Sunday, June 20, 2010

Why is this book important?

Fifteen years before the 1858 Fraser River gold rush, a Hudson's Bay Company clerk threaded his way through mountain passes and down rapid-filled rivers in search of a route through the mountains that separated the HBC fort at Kamloops, from Fort Langley on the Pacific Coast.
Half a century earlier, Alexander Mackenzie and Simon Fraser had separately explored the Fraser and its tributaries in search of a safe canoe route to the Pacific, and both had failed.
More than fifty years after Mackenzie's exploration, and almost forty years after Fraser's downriver expedition, Alexander Caulfield Anderson succeeded in finding four routes to the lower Fraser, all of which bypassed the canyons and rapids that had foiled the earlier North West Company explorers.

In the end, only one of Anderson's four trails served as the HBC's brigade trail to Fort Hope for the next fifteen years.
However, in the years that followed, all four of Anderson's trails carried thousands of gold miners around the same rapid-filled canyons into the upper Fraser River gold fields.
This blog -- and my book -- tells the story of the fur trader whose four cross-country expeditions helped to carve modern-day British Columbia from the wilderness that surrounded Fort Langley, Kamloops, and Fort St. James.

Because Anderson was so interested in the early NWC explorers whose trails he followed, his story touches on Alexander Mackenzie's venture west to Rascal's Village in 1793.
It follows Simon Fraser's chaotic descent of the river later named for him.
It continues through the turbulent years after 1843, when the HBC men are forced to abandon old brigade trails and open new ones.
It also describes the 1858 gold rush and James Douglas' creation of the colony of Vancouver's Island which changed the HBC's old domain beyond recognition.
The story also tells of the arrival of the Royal Engineers, who built roads through the canyons the fur traders had been unable to negotiate in safety.
Those trails later carried British-born settlers into the wilds the fur traders had occupied for the previous fifty years.

I can't think of another fur trader whose story covers these important years of the fur trader after 1843, when most of the changes that created British Columbia occurred.
Donald Manson played an active role through these years, but retired to the Columbia and never came north to the new British colony.
John Tod played an active role in opening trails near Kamloops but had nothing to do with any trails to the coast.
Because of Anderson's important work during these years, this book becomes an immensely important addition to the history of British Columbia.
His story ties the history of New Caledonia to that of the colony of Vancouver's Island and British Columbia during the gold rush, and finally to the formation of a province.

This book will sell to local historians who want to know what happened in the fur trade after 1843, where Richard Mackie's Trading Beyond the Mountains: the British Fur Trade on the Pacific, 1794-1843 (Vancouver: UBC Press, 2000) ends. If Richard Mackie wrote a second volume covering the years after 1843, Alexander Caulfield Anderson would be a major character in his history.

James R. Gibson's The Lifeline of the Oregon Country: the Fraser-Columbia Brigade System, 1811-47 (Vancouver, UBC Press, 1997) covers only the history of the Okanagan and Thompson plateau brigade trails. Those who want to know more about the history of the Cariboo, Anderson's River, and Coquihalla brigade trails would purchase this book.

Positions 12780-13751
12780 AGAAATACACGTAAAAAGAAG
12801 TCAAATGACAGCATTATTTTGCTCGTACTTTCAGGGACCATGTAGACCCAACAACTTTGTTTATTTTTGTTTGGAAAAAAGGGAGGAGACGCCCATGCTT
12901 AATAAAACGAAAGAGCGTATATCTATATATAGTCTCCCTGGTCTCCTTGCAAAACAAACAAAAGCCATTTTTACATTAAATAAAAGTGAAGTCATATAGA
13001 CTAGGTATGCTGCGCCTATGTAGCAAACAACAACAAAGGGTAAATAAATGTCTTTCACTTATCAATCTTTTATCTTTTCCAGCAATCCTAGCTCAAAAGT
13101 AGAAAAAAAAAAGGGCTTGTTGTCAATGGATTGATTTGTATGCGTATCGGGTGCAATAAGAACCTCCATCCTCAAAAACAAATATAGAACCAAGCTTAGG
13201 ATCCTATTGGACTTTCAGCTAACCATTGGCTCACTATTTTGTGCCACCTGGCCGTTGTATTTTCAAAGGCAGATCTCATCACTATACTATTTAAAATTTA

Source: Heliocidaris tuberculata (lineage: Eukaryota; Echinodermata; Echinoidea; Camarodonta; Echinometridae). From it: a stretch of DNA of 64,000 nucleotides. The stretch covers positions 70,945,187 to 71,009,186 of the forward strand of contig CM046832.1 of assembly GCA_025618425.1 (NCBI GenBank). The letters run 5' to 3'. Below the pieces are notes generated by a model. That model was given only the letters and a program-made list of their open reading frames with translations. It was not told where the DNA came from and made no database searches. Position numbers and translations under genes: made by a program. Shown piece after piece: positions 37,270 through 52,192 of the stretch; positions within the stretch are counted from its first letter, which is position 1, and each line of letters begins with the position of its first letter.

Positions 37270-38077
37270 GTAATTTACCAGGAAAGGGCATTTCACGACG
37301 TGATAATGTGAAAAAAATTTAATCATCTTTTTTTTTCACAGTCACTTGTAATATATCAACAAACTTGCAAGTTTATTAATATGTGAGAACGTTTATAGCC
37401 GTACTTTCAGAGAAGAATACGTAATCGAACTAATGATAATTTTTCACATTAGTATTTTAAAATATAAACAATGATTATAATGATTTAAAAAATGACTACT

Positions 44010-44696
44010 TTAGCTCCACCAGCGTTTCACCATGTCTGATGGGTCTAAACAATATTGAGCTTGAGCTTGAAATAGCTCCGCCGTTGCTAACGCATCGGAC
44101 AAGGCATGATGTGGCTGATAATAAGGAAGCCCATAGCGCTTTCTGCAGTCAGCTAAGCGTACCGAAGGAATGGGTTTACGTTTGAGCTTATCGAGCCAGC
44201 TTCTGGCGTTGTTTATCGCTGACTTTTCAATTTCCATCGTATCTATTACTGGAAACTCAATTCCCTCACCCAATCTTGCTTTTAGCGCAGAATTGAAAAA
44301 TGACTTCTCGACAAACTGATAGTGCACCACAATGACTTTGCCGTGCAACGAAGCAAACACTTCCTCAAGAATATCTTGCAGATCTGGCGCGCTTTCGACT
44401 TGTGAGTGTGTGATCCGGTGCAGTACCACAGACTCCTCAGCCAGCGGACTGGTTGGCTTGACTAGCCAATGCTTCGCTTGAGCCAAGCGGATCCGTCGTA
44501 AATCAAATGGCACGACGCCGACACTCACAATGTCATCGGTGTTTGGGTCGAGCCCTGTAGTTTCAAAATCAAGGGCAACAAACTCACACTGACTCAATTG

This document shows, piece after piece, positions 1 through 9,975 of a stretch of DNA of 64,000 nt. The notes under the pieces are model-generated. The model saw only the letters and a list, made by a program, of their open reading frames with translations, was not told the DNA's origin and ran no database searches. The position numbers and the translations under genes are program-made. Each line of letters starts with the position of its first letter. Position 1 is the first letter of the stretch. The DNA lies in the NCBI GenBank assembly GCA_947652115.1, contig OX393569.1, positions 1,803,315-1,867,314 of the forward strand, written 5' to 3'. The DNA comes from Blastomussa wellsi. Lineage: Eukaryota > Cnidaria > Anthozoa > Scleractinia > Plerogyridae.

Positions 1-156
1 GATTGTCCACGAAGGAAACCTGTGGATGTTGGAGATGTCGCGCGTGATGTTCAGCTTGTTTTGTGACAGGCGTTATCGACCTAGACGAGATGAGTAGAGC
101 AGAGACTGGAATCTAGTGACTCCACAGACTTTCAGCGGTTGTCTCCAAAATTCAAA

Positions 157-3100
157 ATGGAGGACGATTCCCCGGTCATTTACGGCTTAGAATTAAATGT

Local historians who purchased Marie Elliott's recently published Fort St. James and New Caledonia: Where British Columbia Began (Madeira Park, BC: Harbour Publishing: 2009) would pick up this book to gain further information on the many changes that occurred in this territory.

So, too, would readers of Stephen Hume's Simon Fraser: In Search of Modern British Columbia (Harbour Publishing, 2008). Like others in this list, this book tells the story of the early fur trade and ends long before the pivotal years after 1843.

Readers with an interest in the gold rush of 1858 probably purchased The Trail of 1858: British Columbia's Gold Rush Past, by Mark Forsythe and Greg Dickson (Harbour Publishing, 2007).

Or they may have bought an older book, Netta Sterne's Fraser Gold 1858! (Pullman, WA: WSU Press, 1998). These same readers might purchase this book to learn more about the trails that carried the miners into the Fraser River gold fields.

Anderson had later careers after his fur trade career ended, and those careers are covered in two books -- Douglas C. Harris's Fish, Law and Colonialism: the Legal Capture of Salmon in British Columbia (Toronto: University of Toronto Press, 2001), and Cole Harris's Making Native Space: Colonialism, Resistance, and Reserves in British Columbia (Vancouver: UBC Press, 2002). Students of history in the fields of fisheries management or settlement of Native Reserves might purchase this book to learn more about the man whose work is talked of (and sometimes criticized) in those books.

And people who like maps will purchase this book. Anderson was an artist who drew maps of the territory he lived in and explored, and historians consider that Anderson's 1867 map of British Columbia is one of the most significant maps in British Columbia's history.

Derek Hayes, author of numerous books on historical maps, will be featuring Anderson's 1867 map in his next publication, due out in 2010. Hopefully my book will also include parts of this map, and others.

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